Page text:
Intriguing plan to deliver better outcomes for kids who are off the rails

I don’t think any of this will be earth-shatteringly new, but it’s interesting to have some numbers put against it.


The National Urban Maori Authority (AUMA) conducted the research and chief executive, Lance Norman, told The Nation programme the cost of failing a struggling child was $145,000 per year.

This compares to $28,000 per child each year in up-front investments that Mr Norman says, if put into the right programmes, could stop children going off the rails.

The AUMA processed data from the Ministry of Justice and says savings could potentially be as high as $50 million a year.

The AUMA is proposing a social bond which is where investors make a profit from the Government if a social service agency meets certain targets. This means the Government pays for outcomes rather than just providing services.

Sounds too good to be true.  Maori wanting to be paid on results?    

The AUMA social bond is designed to combat truancy, which Mr Norman says is linked to incarceration. At least 90 percent of prisoners have a significant history of truancy.

“There’s international and New Zealand evidence that says if you’re a truant, you’re more likely to have a negative pathway in terms of employment and potentially incarceration,” says Mr Norman.

“Not everybody, but there’s a high likelihood you’ll end up in prison.”

He says the returns investors receive on government social bonds needs to be at least 15 percent to be viable, and calls for “a robust conversation” on profit-sharing.

“This could be, potentially, a $50 million saving to the Government. Now as I say, I’m not for profit, but I’m not for loss, so how do we share those savings across the people that have actually done the work?”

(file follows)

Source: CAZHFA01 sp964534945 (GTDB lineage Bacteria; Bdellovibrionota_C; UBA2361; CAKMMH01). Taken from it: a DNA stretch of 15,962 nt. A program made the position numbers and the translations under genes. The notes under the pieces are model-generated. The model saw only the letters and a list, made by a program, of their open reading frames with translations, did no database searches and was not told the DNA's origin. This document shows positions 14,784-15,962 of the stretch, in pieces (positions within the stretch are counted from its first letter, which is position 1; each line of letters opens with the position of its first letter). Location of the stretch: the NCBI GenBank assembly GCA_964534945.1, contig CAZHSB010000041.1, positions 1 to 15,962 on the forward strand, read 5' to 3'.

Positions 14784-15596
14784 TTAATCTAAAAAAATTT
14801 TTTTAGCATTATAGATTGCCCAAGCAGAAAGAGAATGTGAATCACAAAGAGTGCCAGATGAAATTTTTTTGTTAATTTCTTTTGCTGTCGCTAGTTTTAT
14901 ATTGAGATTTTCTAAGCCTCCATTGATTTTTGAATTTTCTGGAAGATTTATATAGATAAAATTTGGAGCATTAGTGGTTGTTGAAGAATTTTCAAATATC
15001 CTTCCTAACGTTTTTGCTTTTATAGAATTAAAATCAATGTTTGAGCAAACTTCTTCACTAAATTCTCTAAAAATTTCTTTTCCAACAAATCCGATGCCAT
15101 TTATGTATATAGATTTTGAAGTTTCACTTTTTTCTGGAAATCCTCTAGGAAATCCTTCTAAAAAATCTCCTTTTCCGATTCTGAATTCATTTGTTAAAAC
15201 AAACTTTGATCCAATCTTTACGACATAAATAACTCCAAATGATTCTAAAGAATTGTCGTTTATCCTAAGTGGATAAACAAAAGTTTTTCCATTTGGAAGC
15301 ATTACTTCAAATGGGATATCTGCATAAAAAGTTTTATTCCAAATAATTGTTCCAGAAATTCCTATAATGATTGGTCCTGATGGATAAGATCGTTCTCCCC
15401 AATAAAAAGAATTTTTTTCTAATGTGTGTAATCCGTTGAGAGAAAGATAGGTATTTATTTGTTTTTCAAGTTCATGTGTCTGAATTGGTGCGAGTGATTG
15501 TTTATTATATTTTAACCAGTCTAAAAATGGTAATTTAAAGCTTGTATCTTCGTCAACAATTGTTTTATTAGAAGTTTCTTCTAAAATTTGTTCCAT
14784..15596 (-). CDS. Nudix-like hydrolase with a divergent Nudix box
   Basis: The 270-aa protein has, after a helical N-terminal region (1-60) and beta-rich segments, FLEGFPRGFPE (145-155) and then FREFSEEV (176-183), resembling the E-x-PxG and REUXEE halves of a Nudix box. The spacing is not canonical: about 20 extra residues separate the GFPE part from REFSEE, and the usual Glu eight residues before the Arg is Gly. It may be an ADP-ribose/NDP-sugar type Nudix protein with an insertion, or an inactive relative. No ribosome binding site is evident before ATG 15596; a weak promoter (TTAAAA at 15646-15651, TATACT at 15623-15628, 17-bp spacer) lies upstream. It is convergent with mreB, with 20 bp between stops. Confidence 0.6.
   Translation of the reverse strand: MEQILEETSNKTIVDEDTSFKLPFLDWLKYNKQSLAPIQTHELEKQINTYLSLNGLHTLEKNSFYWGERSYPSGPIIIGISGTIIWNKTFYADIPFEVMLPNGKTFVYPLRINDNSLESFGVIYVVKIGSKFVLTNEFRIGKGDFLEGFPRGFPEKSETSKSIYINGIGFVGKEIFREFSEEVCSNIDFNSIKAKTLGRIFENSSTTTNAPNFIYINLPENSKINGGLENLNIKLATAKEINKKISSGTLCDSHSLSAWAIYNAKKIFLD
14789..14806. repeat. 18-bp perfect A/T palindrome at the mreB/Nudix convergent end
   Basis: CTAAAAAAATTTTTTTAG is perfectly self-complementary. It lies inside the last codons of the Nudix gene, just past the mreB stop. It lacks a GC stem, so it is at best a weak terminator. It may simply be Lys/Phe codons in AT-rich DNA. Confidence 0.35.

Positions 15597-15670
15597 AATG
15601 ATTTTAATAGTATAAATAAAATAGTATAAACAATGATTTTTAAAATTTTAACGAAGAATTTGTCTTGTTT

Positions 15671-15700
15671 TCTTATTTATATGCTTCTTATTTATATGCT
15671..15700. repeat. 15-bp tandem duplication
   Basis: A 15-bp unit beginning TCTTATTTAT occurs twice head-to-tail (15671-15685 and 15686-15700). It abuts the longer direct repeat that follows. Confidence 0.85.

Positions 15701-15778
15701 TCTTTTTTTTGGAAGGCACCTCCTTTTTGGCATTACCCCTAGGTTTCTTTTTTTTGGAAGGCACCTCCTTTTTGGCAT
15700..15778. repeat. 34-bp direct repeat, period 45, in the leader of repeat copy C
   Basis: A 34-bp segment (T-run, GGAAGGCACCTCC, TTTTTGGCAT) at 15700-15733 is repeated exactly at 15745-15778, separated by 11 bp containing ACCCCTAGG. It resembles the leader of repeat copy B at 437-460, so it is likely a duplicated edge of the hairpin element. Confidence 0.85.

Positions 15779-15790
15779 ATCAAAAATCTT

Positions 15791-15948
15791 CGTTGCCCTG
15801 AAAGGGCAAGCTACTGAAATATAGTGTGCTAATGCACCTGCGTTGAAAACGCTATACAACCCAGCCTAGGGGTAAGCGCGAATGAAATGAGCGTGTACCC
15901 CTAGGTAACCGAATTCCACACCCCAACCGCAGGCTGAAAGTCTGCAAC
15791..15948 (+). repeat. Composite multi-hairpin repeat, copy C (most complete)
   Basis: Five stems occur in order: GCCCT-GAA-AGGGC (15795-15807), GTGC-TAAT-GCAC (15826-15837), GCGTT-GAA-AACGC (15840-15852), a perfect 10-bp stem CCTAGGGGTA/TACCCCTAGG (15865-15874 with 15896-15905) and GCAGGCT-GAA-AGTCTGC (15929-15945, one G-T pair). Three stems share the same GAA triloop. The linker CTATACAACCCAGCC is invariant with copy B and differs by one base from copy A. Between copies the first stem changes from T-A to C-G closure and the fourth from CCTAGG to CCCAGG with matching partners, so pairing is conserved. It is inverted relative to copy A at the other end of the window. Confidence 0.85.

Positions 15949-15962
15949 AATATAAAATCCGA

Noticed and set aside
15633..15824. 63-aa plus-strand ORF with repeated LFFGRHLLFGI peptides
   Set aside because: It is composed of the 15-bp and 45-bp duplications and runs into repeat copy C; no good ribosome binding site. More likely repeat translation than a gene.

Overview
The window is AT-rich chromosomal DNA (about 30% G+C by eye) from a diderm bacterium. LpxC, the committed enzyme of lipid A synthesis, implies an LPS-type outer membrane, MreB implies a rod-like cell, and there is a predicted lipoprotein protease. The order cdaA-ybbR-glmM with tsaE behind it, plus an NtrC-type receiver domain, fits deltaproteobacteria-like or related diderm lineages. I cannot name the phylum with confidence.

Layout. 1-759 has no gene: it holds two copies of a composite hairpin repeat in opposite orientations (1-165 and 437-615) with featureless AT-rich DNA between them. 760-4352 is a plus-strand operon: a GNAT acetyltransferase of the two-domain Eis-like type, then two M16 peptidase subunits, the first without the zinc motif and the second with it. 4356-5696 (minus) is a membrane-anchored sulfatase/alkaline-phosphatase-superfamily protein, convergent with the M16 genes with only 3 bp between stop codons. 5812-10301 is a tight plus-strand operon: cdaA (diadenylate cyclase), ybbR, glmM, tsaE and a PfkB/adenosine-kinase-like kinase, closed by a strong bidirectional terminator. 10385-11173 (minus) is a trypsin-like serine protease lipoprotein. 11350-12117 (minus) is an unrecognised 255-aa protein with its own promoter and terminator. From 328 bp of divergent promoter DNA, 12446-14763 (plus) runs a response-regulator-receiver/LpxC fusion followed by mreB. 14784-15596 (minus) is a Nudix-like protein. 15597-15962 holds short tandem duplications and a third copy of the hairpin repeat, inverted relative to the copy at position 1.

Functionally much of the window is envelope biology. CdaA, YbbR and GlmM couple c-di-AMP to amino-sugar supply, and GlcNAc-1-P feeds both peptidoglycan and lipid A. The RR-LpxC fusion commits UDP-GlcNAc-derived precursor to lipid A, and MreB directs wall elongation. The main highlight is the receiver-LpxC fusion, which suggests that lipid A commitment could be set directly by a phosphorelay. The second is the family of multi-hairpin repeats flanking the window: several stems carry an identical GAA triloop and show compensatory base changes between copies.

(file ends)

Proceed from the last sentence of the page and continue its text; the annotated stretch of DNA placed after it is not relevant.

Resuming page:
Mr Norman says people who argue social bonds put a price tag on children’s heads don’t realise that already happens.

Privatisation of social services.  Allowing people to make a profit providing social outcomes. I’m going to have to buy some extra ear plugs as the collective outrage from the left will be deafening.

It is good to see a sector of society that normally just asks for more money come up with a plan where they want the money up front to save lives, rather than see it all go into the services that pay for all the ambulances at the bottom of the cliff.


– Newshub


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As much at home writing editorials as being the subject of them, Cam has won awards, including the Canon Media Award for his work on the Len Brown/Bevan Chuang story.  And when he’s not creating the news, he tends to be in it, with protagonists using the courts, media and social media to deliver financial as well as death threats.

They say that news is something that someone, somewhere, wants kept quiet.   Cam Slater doesn’t do quiet, and as a result he is a polarising, controversial but highly effective journalist that takes no prisoners.

He is fearless in his pursuit of a story.

Love him or loathe him.  But you can’t ignore him.